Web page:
Finally, this movie contains a lot of foul language with too many really scary scenes, especially for children and young teenagers. Furthermore, since WHAT LIES BENEATH is partly a tale about the revenge of a ghost, its occult pagan worldview just adds to the spiritual ignorance of most people. The movie suggests that dead people who have been murdered cannot rest in their graves until their killers have been caught. Such a belief may seem ridiculous to many people in the light of good common sense, but it’s a belief that many psychics share. In fact, psychics have been on major television programs, like CNN’s LARRY KING LIVE, and even news programs, advocating this belief, and others like it. These psychics have managed to gather quite a large following in the public at large. They even advertise on TV and in the streets of many large cities. So, don’t let people tell you, or your children, that WHAT LIES BENEATH is only a movie designed to make money by attracting people who like a good scare. It’s more than that. It has a non-Christian and non-biblical, if not anti-Christian and anti-biblical, worldview with occult images and themes, including a false religious doctrine about what can happen to you after you die. This should not arouse uncontrollable angry, but it is a very serious matter.

The good news, however, is that people of faith can combat such screwy beliefs by talking to other people about the truth of God, the Bible and Jesus Christ and by supporting churches and ministries like MOVIEGUIDE® and the Christian Film & Television Commission which take a stand for this truth. Thus, fighting evil with good is the best weapon in the spiritual war engulfing humanity.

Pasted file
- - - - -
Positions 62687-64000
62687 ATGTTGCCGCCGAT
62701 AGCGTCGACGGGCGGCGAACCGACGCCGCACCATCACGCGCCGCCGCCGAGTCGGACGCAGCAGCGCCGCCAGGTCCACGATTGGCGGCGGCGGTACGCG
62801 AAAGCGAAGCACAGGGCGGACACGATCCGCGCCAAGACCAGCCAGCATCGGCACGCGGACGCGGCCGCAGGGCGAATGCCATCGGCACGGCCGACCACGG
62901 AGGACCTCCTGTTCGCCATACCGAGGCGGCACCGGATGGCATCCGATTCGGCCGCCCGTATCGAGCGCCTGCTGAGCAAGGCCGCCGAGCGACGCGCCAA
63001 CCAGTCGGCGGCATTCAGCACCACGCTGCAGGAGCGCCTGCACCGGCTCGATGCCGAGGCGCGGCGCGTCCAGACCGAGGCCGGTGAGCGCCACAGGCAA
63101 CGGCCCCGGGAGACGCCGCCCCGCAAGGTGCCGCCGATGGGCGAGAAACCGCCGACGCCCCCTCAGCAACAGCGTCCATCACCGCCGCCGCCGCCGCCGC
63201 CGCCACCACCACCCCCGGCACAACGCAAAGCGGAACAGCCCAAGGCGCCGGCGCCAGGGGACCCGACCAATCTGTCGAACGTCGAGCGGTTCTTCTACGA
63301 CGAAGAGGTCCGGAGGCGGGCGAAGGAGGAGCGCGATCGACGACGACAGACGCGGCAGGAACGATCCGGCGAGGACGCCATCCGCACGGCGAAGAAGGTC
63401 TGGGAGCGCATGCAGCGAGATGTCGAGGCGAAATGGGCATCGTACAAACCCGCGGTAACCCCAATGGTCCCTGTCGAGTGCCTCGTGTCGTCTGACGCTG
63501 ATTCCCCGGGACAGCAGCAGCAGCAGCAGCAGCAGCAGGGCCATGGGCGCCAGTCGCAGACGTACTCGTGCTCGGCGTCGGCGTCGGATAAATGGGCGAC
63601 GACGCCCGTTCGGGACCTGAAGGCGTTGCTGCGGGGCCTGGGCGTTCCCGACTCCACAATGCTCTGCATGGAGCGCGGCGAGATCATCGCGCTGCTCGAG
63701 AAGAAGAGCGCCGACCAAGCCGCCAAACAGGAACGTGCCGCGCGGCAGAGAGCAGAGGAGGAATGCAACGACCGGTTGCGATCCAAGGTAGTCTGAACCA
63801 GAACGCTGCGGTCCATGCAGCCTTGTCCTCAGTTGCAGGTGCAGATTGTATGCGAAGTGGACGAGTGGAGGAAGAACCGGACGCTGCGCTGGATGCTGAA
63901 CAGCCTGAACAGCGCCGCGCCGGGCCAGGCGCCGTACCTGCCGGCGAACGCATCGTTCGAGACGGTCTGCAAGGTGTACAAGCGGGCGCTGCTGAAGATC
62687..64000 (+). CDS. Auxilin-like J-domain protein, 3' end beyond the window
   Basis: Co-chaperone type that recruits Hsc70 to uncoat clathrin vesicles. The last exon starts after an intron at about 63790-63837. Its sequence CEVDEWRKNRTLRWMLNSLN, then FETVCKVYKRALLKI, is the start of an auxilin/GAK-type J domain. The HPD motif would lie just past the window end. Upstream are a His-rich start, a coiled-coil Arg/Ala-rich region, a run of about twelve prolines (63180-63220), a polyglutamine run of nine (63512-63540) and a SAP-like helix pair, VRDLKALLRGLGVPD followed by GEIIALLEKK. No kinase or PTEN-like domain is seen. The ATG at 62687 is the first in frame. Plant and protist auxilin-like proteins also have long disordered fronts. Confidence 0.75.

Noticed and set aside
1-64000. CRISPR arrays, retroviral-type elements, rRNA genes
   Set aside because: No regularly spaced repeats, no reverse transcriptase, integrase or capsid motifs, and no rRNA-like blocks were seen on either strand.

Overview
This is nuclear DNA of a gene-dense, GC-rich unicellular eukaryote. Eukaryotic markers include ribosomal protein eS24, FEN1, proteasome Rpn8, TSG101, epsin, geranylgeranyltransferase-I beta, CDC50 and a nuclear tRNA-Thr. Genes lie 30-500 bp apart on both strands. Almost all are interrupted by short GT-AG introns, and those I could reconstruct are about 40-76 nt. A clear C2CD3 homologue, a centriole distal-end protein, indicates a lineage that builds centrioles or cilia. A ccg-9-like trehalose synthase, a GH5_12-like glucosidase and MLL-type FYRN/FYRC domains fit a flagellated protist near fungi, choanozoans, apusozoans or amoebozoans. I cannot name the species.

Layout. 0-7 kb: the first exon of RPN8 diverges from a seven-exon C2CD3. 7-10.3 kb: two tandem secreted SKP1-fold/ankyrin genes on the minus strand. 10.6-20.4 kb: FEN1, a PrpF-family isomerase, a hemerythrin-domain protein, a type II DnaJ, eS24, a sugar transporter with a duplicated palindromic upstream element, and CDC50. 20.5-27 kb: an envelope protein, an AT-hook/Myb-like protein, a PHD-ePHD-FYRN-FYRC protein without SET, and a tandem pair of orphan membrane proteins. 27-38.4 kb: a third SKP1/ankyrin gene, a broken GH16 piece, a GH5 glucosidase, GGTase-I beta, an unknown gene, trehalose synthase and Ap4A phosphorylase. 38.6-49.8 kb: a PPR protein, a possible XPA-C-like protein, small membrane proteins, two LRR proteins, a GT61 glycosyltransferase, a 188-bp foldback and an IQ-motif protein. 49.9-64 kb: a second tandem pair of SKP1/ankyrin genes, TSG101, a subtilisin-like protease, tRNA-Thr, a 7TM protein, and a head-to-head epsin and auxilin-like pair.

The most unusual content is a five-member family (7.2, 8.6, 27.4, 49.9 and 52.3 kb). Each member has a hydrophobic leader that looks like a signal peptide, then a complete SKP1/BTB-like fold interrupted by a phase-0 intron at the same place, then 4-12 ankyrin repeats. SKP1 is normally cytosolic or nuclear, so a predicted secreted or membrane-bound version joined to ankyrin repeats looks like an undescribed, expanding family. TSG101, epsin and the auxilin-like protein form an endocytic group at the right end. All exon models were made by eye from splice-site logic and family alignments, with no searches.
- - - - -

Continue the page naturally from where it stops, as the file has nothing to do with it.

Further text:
In Brief:

In WHAT LIES BENEATH, Michelle Pfeiffer plays Claire Spencer, whose married to a very successful genetics scientist named Norman, played by Harrison Ford. They seem to be a very happily married until Claire gets concerned about the wellbeing of her next door neighbor, who has had several fights with her husband. When the woman disappears, Claire begins having encounters with the ghost of the dead wife. This leads to friction between Claire and Norman. Claire consults a ouija board and a psychiatrist, but nothing seems to help until Claire takes a personal interest in investigating things herself. Her investigation leads to some surprising developments. In the end, the ghost lends a hand in trying to help Claire survive the evil she uncovers.

WHAT LIES BENEATH has plenty of scary moments and action to keep its story moving and the audience involved. It’s not as clever, however, as last year’s hit, THE SIXTH SENSE, and really does not offer anything audiences haven’t seen before, although Michelle Pfeiffer’s performance is truly outstanding. Furthermore, since it’s partly a tale about the revenge of a ghost, its occult pagan worldview may just add to the spiritual ignorance of susceptible people.